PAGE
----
On the other hand, protein corona can interfere with targeted delivery by masking the ligand on the nanoparticle surface that specifically interacts with endocytosis triggering receptors. 30,31 The composition and properties of forming protein corona highly depend on one hand on the type and properties of nanoparticles, like composition, size, charge, hydrophobicity etc., 10,32–35 and on the other, on environmental factors, like temperature, 36,37 incubation time 17,38 and, especially, on the biofluid type, 39,40,41 origin and disease 42,43 . In general, protein corona on the smaller nanoparticles is thinner and less dense than on the larger ones. 44,45 In addition, cationic nanoparticles are cleared from circulation much faster than neutral or anionic counterparts. 46 Thus, one of the potential obstacles for cellular uptake of CPP-nucleic acid nanoparticles in vivo might be their inefficient association with cells due to the formation of protein corona on the surface of particles after introduction into physiological environment. 47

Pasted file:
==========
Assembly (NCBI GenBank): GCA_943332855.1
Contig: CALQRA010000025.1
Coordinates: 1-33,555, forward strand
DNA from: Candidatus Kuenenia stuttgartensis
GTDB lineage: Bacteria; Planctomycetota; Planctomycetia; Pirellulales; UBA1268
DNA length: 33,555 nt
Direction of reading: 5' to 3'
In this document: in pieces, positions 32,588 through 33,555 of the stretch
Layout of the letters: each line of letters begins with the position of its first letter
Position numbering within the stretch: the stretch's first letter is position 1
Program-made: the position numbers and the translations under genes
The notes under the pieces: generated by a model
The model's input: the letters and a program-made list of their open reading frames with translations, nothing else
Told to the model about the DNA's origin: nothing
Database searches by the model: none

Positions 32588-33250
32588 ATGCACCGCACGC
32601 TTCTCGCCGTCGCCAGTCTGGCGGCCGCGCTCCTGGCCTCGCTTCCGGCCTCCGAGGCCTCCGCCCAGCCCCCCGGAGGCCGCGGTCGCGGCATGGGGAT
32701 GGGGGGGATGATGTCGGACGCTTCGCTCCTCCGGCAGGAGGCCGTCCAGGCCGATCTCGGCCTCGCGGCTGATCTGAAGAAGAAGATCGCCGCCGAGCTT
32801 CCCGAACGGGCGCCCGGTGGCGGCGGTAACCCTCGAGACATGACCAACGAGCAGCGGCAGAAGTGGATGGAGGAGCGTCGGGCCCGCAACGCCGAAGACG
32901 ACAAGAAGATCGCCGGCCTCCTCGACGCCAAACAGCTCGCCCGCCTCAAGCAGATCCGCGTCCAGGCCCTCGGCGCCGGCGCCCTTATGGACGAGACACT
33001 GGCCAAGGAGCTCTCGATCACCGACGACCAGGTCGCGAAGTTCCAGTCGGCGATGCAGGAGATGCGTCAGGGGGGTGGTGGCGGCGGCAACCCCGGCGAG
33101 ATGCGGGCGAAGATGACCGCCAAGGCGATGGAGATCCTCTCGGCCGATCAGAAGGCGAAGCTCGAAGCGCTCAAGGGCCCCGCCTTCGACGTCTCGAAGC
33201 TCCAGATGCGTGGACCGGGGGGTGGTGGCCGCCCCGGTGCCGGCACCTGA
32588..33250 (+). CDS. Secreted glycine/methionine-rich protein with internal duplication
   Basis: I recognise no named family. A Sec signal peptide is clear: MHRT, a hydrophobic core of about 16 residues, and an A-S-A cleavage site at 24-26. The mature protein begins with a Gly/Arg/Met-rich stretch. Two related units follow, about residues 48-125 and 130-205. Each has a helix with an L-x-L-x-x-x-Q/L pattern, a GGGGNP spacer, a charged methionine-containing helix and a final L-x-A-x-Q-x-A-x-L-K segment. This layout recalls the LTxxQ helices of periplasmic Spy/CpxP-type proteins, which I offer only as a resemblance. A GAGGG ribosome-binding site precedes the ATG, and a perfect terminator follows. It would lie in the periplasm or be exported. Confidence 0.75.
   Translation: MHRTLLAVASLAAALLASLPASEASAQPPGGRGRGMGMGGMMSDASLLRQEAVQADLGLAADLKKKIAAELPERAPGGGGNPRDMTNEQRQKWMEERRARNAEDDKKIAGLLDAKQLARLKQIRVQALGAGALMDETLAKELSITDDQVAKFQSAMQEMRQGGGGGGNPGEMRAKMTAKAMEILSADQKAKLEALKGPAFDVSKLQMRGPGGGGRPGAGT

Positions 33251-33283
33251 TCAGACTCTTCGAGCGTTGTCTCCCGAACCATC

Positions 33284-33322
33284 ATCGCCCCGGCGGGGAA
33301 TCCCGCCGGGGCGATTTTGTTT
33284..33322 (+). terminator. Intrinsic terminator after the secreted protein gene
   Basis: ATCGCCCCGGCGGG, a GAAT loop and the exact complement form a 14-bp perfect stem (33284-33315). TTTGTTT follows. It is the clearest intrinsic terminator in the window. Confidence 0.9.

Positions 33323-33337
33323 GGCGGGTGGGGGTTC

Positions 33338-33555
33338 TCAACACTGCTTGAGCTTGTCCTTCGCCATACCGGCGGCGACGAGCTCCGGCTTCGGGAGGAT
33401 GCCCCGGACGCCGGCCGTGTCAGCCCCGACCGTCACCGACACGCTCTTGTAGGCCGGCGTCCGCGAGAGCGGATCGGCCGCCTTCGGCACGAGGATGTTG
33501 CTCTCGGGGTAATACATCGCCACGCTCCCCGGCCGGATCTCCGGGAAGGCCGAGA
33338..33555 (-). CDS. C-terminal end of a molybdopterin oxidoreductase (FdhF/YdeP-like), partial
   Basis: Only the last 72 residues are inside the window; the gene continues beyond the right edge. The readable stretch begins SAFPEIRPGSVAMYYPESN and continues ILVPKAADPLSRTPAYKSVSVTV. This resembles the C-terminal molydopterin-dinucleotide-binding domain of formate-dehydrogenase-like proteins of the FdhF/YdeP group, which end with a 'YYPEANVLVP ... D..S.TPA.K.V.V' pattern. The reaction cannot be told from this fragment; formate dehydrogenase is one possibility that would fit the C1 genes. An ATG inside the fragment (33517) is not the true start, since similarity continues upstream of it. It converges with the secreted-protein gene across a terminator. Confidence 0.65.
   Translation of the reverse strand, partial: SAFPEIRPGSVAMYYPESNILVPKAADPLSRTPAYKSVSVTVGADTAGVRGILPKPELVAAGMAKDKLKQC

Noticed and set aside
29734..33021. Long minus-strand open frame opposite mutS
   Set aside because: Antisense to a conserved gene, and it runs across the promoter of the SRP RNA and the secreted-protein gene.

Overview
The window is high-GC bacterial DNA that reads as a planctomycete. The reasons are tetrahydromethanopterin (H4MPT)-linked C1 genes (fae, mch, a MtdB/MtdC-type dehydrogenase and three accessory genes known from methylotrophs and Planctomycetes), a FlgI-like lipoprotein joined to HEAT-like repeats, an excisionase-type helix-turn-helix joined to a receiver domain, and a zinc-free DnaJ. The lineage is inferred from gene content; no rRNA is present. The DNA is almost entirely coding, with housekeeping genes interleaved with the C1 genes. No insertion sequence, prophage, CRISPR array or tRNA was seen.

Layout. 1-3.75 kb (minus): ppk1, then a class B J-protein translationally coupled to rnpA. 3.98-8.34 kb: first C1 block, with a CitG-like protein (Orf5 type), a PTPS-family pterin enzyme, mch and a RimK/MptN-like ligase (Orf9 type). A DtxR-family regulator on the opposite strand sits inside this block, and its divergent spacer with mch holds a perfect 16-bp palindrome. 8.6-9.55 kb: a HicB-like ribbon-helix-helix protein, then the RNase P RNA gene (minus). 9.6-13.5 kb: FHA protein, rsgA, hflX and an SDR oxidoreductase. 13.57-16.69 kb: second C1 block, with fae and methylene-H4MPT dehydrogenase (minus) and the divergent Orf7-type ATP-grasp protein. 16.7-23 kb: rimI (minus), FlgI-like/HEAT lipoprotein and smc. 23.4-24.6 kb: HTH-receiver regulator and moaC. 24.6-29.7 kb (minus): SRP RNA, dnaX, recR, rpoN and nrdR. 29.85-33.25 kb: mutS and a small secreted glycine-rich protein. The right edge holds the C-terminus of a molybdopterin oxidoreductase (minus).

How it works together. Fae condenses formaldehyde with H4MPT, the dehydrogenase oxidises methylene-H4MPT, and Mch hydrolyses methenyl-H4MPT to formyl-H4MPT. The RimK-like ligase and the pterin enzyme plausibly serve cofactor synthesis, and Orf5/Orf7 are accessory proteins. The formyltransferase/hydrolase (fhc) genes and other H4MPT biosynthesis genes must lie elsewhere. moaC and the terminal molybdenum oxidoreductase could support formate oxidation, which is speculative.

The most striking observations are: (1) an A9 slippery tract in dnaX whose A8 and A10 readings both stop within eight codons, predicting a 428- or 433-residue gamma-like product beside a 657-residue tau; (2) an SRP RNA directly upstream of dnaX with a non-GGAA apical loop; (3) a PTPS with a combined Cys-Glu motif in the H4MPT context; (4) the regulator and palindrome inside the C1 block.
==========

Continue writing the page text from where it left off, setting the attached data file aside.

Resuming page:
Condensation of differently sized nucleic acid molecules to nanoparticles using various cell-penetrating peptides has been well documented. 48–51 Although the properties of such nanoparticles might significantly change after formation of protein corona on its surface, the composition of protein corona and its impact have not been studied so far. Only the increase of the nanoparticle’s size in the presence of serum 48,50,52–54 and the decrease in protein quantity associating with particle upon reducing CPP/nucleic acid molar ratio have been reported. 55